Accuracy in Media

MSNBC president Phil Griffin, who has built the channel into a left-wing political network that is basically an arm of the Democratic Party, admitted to The New York Times that MSNBC is “not the place” for breaking news, adding that it’s not their brand.

Countdown 0214Griffin’s admission wasn’t really a big surprise. MSNBC’s primetime ratings have sunk to six-year lows, as breaking news from the Boston Marathon bombing to the Jodi Arias trial have sent viewers to Fox News, CNN and even HLN, which managed to beat MSNBC in May. As a result, MSNBC finished in fourth place among cable news channels for that month.

But it’s not just breaking news that is vexing the former number two network.

Feeling emboldened after having finished ahead of CNN for the last two years, Griffin decided to tinker with his primetime lineup by replacing Ed Schultz with Chris Hayes. The idea was that Hayes would attract a younger audience and provide a better lead-in for Rachel Maddow.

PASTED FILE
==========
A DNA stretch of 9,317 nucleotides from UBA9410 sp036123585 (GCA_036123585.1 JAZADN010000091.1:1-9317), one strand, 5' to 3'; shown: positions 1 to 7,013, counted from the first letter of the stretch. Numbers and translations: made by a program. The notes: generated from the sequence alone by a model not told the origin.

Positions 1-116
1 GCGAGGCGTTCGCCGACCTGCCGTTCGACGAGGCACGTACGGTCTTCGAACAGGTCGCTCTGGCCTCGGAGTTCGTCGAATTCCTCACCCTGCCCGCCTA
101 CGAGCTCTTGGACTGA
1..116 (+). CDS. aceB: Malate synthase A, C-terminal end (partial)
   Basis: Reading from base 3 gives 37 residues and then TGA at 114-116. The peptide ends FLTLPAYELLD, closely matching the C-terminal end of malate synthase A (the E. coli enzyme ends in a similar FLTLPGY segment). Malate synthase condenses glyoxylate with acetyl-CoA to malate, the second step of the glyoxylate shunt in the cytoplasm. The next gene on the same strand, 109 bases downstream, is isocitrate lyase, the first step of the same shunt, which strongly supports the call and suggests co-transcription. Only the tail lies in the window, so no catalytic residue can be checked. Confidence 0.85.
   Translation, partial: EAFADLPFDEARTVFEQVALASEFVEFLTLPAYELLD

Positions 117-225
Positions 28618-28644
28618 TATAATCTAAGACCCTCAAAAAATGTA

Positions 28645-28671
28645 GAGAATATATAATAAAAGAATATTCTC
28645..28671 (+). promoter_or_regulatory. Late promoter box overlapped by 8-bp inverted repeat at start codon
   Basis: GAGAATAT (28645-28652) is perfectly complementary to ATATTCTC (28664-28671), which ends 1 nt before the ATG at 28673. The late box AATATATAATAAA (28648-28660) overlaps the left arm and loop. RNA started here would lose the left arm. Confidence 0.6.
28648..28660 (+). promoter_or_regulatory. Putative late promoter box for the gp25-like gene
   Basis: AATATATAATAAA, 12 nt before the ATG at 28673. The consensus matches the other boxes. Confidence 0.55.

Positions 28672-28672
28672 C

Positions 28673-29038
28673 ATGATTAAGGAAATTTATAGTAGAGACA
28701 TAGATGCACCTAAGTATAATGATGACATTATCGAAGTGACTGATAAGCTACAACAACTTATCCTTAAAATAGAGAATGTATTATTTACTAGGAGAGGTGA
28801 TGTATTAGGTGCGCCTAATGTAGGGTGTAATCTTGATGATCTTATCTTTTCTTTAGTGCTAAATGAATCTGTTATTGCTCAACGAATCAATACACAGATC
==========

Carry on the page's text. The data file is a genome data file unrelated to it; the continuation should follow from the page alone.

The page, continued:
But based on the ratings for the last couple of months, it appears that Griffin has badly miscalculated. Viewership for Hayes’ show was down a whopping 32 percent in May—compared to a year ago when Schultz occupied the time slot—while losing 13 percent of viewers in the 25-54 demographic that Griffin thought Hayes would excel in. That in turn has led to lower ratings for Maddow and the rest of the primetime lineup.

While I’m no fan of Ed Schultz or MSNBC, I don’t understand why Griffin would replace a well-established show like Schultz’s—which had decent ratings—with Hayes, whose show aired in the Saturday TV wasteland. Griffin spent years trying to make MSNBC somewhat competitive with Fox News, but this move made matters worse, not better.

It looks like Griffin let what success he had go to his head. As a result, he may have doomed MSNBC to a third place or worse finish for the foreseeable future.





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